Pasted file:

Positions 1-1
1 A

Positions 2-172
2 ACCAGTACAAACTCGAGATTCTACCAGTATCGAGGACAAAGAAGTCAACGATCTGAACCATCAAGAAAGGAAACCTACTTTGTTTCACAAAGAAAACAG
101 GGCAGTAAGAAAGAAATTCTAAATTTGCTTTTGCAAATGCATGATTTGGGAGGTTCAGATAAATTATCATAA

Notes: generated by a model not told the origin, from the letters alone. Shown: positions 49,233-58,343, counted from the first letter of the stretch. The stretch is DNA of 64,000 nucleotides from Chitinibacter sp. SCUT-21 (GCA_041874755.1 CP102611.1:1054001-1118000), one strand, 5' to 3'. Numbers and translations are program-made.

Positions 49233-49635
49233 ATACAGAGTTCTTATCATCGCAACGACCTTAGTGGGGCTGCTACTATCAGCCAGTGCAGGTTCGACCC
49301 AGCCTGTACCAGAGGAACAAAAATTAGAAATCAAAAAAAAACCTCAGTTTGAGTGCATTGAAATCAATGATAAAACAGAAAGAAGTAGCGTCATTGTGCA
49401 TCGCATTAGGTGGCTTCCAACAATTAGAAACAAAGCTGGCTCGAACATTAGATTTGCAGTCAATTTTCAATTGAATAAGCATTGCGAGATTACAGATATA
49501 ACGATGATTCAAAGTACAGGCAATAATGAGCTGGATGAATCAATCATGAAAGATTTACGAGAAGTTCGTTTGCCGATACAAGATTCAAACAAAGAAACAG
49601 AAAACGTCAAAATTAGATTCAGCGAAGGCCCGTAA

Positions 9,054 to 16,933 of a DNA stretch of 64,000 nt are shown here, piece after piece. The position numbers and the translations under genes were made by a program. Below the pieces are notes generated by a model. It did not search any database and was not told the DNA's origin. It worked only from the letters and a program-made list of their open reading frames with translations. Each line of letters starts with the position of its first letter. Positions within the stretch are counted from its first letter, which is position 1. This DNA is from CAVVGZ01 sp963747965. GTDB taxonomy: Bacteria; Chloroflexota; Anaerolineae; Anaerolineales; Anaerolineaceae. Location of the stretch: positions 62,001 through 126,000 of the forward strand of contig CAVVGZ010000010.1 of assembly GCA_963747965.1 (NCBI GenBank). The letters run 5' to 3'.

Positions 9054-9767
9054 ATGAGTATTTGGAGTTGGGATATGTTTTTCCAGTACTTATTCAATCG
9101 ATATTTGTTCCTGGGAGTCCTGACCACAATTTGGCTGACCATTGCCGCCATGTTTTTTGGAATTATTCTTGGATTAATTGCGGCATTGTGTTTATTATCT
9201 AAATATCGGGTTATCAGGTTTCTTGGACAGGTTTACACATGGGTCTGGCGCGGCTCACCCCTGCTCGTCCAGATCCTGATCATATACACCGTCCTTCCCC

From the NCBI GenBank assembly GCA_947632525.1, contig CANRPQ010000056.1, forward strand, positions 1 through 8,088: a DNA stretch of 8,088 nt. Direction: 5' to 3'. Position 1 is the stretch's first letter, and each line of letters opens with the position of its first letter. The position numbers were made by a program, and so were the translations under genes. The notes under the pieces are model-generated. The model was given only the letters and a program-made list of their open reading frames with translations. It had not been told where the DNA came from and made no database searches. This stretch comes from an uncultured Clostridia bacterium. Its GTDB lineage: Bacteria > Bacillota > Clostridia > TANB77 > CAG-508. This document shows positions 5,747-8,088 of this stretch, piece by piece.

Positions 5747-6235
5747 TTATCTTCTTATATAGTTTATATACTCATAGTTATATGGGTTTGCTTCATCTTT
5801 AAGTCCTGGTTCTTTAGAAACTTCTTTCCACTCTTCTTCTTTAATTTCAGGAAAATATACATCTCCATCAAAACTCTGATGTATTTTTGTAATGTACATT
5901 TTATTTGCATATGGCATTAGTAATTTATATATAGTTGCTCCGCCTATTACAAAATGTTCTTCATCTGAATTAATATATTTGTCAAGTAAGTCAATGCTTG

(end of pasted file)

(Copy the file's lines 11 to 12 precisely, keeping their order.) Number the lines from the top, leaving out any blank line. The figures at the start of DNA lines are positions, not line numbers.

49501 ACGATGATTCAAAGTACAGGCAATAATGAGCTGGATGAATCAATCATGAAAGATTTACGAGAAGTTCGTTTGCCGATACAAGATTCAAACAAAGAAACAG
49601 AAAACGTCAAAATTAGATTCAGCGAAGGCCCGTAA